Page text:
Problems With Salvias: Common Issues and How to Solve Them

Salvias are popular plants with gardeners because they are rugged and survive in most conditions. On top of that, they produce beautiful flowers that brighten up any garden.

Despite their popularity, gardeners face several common problems with salvias. Keep reading to discover these problems and how you can solve them.

What Is a Salvia?

Problems With Salvias

Salvia is a flowering plant that belongs to the mint family. There are over 900 species of salvias, and they can be found all over the world. Salvias are known for their showy flowers, which come in various colors, including pink, purple, blue, and white.

The most popular type of salvia is Salvia splendens or scarlet sage. This plant is native to Brazil and grows best in USDA hardiness zones 9-11.

Scarlet sage can reach up to 2 feet and produce bright red flowers. It blooms from early summer to fall and does not tolerate frost.

Common Problems With Salvias

Problems With Salvias

These are some of the most common problems that gardeners face with salvias.

Not Flowering

One of the most common problems gardeners face with salvias is that they stop flowering. A lack of flowers can be frustrating, especially if you hope to enjoy their vibrant blooms all season long.

There are several reasons why your salvia might not be flowering. One possibility is that it’s not getting enough sunlight. Salvias need at least six hours of sunlight per day to bloom. If your plant is shady, try moving it to a sunnier location.

Another reason your salvia might not be flowering is that it’s not getting enough water. After you water your salvia, check the soil. If the ground is still dry, you should pour more water.

Finally, your salvia might not be flowering because it’s not getting enough nutrients. Feed your plant with a balanced fertilizer every two weeks to encourage blooming.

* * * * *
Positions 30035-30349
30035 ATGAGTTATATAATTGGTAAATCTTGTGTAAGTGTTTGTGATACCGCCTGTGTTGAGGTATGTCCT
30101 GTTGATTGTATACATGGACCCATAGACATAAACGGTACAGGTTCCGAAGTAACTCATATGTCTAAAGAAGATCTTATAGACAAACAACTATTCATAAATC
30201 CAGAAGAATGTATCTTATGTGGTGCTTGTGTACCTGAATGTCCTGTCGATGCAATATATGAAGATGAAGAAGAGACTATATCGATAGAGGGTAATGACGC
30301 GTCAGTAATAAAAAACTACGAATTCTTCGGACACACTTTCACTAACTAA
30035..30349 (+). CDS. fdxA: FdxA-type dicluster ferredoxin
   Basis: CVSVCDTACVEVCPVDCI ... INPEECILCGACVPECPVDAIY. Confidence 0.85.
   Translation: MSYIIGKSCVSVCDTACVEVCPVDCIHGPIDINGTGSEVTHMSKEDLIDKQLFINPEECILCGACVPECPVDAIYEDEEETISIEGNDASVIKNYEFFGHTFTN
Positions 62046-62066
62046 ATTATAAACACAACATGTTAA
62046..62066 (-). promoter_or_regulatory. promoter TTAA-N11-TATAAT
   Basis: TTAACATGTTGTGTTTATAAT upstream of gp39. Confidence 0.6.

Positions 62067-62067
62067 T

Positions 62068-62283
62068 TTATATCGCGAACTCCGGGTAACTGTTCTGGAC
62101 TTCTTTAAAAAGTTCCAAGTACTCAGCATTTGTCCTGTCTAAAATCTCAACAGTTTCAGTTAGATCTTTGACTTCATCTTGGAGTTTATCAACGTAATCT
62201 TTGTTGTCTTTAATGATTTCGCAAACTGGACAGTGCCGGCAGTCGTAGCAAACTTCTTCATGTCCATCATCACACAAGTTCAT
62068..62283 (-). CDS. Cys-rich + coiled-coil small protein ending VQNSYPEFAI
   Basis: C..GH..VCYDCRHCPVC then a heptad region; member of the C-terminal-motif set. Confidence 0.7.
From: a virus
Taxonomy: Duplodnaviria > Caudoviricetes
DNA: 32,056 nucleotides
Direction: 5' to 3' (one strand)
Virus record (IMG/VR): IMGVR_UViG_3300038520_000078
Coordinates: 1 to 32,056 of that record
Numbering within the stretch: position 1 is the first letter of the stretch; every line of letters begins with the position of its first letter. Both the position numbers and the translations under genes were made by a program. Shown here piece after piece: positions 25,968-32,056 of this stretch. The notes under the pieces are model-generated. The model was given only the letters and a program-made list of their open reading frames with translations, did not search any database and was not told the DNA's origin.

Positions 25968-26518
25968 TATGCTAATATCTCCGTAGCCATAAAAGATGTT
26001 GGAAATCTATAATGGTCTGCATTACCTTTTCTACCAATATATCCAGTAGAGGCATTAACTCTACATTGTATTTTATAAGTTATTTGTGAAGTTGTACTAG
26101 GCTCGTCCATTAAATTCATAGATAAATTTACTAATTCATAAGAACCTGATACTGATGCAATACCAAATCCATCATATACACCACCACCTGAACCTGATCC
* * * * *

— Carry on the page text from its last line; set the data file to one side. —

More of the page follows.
Leggy Plants

Another common problem with salvias is leggy growth. Leggy growth occurs when the plants become too tall and thin and usually don’t get enough sunlight.

To prevent leggy growth, ensure your plant gets at least six hours of sunlight daily. You can also prune back the stems to encourage bushier growth.

White Powder on the Leaves

If you notice a white powder on the leaves of your salvia, it’s likely powdery mildew. Powdery mildew is a fungal disease affecting many plants, including salvias. It usually occurs in humid or wet conditions.

Water your plant at the base instead of overhead to prevent powdery mildew. Watering at the bottom will help to keep the leaves dry. You can also try to increase air circulation around your plant by pruning it back.

If powdery mildew is already present, you can treat it with a fungicide. Be sure to follow the instructions carefully and apply the fungicide in the early morning or evening when there is less sunlight.

Wilting Leaves

If the leaves on your salvia plant are wilting, it’s likely due to a lack of water. These plants need to be kept moist but not waterlogged. Let the soil dry out slightly in between watering.


Salvias are also susceptible to pests, such as aphids, whiteflies, and spider mites. These pests can damage the plant and reduce its growth.

To get rid of pests, start by spraying your plant with water. The water will remove some insects and help keep the plant healthy. You can also try using a pest control product designed explicitly for aphids, whiteflies, or spider mites.

Be sure to follow the instructions carefully and apply the product in the early morning or evening when there is less sunlight.

Wrap Up

Salvias are a beautiful addition to any garden. But like all plants, they can sometimes face problems. The most common issues with salvias are not flowering, leggy growth, white powder on the leaves, wilting leaves, pests, and mold or mildew.

By following the tips in this article, you can help to prevent or solve these problems and enjoy a healthy salvia plant all season long.